The author’s key point is that deflation is coming, both because of artificial stimulus over the past decade and the end of the baby boomer generational spending cycle. During this deflationary crash of nearly all asset classes, it’s important to hold cash and hold no debt (including mortgage debt). He says all other asset classes including commodities, gold, silver, stocks, bonds, etc. will all go down.
I enjoyed the author’s take on the US government and his points about big government. He states, “The era of big government in the United States began in 1913 with the act that created the Federal Reserve Bank and the 1916 act that enabled the federal income tax. At this point in time, the US ceased being a peaceful and prosperous country and became a nation of taxation, inflation, debt, and foreign wars.” – An incredibly accurate portrayal of the last 100 years.
(7/10) I decided to dive into a little fiction after discovering the apocalyptic ‘One Second After’. The book is about an EMP (Electro Magnetic Pulse) strike that paralyzes the US. Our enemies detonated several EMPs into the upper atmosphere, causing an electromagnetic pulse to hit all of the US surface area, and leaving any and all electronic devices and power in the US disabled and worthless. The story then tells the tale of what a small town in North Carolina does after the attack and how they survive.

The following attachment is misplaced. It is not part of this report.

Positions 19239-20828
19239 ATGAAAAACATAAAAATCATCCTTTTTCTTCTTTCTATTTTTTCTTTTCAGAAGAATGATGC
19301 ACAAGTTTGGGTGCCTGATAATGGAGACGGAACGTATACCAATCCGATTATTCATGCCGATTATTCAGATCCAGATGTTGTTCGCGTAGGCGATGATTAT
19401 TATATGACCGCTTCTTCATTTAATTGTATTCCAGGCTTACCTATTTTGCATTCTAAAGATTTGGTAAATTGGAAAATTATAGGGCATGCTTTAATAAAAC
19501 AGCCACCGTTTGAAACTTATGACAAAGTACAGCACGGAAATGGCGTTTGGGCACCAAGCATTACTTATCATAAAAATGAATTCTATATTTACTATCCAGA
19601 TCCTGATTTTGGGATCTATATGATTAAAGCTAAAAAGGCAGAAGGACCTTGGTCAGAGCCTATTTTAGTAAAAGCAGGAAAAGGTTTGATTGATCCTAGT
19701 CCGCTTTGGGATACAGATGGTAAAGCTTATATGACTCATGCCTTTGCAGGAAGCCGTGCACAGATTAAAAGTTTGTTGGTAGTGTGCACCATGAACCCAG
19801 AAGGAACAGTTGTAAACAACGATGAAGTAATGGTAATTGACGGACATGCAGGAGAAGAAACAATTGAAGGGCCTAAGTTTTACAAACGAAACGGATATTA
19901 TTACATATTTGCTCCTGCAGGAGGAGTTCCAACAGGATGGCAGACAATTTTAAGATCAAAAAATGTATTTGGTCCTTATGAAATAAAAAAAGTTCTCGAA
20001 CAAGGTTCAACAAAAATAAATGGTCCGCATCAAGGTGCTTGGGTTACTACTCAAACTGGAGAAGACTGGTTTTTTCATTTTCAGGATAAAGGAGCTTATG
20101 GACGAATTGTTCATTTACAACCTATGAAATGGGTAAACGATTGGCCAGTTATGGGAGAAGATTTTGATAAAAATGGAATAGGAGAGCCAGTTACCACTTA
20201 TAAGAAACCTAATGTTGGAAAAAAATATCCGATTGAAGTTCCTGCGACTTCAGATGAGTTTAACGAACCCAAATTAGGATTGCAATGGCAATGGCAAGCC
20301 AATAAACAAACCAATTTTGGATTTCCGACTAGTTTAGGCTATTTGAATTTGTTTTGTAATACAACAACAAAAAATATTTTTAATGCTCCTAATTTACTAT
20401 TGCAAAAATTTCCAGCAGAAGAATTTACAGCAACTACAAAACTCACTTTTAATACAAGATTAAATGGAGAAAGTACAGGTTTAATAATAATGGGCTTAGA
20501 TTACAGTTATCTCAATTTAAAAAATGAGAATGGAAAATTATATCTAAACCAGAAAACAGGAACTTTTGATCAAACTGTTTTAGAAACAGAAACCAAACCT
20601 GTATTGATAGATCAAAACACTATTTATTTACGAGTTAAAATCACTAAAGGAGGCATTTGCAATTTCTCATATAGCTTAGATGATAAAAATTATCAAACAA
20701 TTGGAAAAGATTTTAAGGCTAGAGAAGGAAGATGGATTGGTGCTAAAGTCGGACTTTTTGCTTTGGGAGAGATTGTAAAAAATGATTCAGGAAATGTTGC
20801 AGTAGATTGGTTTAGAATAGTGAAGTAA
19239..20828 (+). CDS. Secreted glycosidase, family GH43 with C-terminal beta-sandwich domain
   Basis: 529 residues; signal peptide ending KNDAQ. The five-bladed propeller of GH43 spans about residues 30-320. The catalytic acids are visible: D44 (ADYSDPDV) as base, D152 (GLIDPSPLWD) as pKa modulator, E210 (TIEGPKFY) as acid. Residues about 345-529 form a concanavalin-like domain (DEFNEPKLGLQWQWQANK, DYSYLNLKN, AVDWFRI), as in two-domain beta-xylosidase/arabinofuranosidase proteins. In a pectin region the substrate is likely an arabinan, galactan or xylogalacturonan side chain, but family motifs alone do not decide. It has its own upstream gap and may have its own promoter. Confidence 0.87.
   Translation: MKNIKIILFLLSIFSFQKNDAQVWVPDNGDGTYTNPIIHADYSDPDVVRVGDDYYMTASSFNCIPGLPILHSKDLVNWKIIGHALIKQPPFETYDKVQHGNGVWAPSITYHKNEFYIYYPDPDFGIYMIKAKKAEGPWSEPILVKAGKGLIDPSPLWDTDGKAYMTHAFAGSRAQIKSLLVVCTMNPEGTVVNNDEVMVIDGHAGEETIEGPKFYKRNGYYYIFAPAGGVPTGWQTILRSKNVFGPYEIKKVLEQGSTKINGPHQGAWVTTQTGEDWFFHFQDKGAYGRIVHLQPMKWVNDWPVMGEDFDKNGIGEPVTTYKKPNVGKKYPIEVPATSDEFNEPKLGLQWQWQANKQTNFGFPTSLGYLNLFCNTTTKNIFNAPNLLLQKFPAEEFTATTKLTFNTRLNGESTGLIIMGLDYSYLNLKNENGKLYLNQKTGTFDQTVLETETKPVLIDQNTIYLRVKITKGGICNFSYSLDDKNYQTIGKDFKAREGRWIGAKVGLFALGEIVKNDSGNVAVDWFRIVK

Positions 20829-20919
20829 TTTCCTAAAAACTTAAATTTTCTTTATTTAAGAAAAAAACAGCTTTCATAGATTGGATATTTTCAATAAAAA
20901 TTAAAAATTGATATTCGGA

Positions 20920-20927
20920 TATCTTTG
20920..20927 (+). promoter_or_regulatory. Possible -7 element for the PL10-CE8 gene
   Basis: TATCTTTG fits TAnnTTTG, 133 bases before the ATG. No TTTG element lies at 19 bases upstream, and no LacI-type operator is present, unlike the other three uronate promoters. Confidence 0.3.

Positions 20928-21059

As far as the story goes, it’s ok. Some of the typical drama and conversations that you may expect. The author dives into how he thinks a small town would react to an EMP strike essentially sending them back to the 1800s. The most interesting parts are the beginning and end where the author describes the logistics of how an EMP would paralyze America and how vulnerable we are to such an attack. It makes you appreciate everything we have and terrified of the alternative. If you read this book, you may lose some sleep at night.
(8/10) The New Case For Gold didn’t offer many ‘new’ points that I haven’t already heard from other books. James Rickards is one of my favorite economists and I appreciate his opinions on gold, the world economy, and his future outlook. I’m glad this book was only a short 4 hour listen on Audible. Not because it was bad, but because it would have been overkill if he had tried to make it too lengthy.
The one new argument that he makes for gold is that it is impervious to cyber attack. Physical gold can act as a store of wealth without fear of hackers or cyber thieves turning your digital bank, stock, or retirement accounts to 0.
Rickards goes through his many reasons of why it makes sense to return to some semblance of a gold standard. As much as I appreciate his arguments and logic behind this, I cannot believe that policy makers would ever consider it. As he states in the book, a gold standard does not support inflationary world growth. Inflation transfers wealth from the rich to the poor, from savers to debtors, and from citizens to government. There is incredible incentive for lawmakers to keep the cash printing presses going at full speed and inflating away the US national debt as much as possible.